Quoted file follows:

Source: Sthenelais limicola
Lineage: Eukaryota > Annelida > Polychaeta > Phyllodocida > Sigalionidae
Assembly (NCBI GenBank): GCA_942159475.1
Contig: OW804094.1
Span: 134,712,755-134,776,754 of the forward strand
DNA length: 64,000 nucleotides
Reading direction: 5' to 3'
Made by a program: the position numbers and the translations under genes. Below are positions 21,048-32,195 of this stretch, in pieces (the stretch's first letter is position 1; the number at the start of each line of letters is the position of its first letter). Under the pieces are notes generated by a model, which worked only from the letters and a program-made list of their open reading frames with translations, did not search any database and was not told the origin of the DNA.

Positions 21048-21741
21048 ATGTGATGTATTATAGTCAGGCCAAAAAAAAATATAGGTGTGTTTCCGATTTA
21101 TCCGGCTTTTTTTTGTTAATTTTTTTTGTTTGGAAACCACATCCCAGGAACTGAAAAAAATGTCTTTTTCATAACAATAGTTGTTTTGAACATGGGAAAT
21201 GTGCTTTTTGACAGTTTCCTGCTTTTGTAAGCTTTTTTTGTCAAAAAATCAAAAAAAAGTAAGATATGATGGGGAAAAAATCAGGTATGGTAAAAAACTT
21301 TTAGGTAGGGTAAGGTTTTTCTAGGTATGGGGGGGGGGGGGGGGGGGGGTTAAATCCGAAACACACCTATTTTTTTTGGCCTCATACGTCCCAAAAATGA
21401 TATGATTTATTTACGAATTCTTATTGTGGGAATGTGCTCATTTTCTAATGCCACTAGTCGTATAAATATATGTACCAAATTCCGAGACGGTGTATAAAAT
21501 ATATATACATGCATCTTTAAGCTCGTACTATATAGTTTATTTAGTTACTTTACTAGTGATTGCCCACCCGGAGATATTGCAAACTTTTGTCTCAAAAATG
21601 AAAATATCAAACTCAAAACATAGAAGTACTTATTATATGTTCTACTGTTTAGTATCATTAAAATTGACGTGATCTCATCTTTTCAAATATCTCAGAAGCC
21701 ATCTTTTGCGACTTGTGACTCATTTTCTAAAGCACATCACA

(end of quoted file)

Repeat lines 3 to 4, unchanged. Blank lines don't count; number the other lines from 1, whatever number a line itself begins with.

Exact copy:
Assembly (NCBI GenBank): GCA_942159475.1
Contig: OW804094.1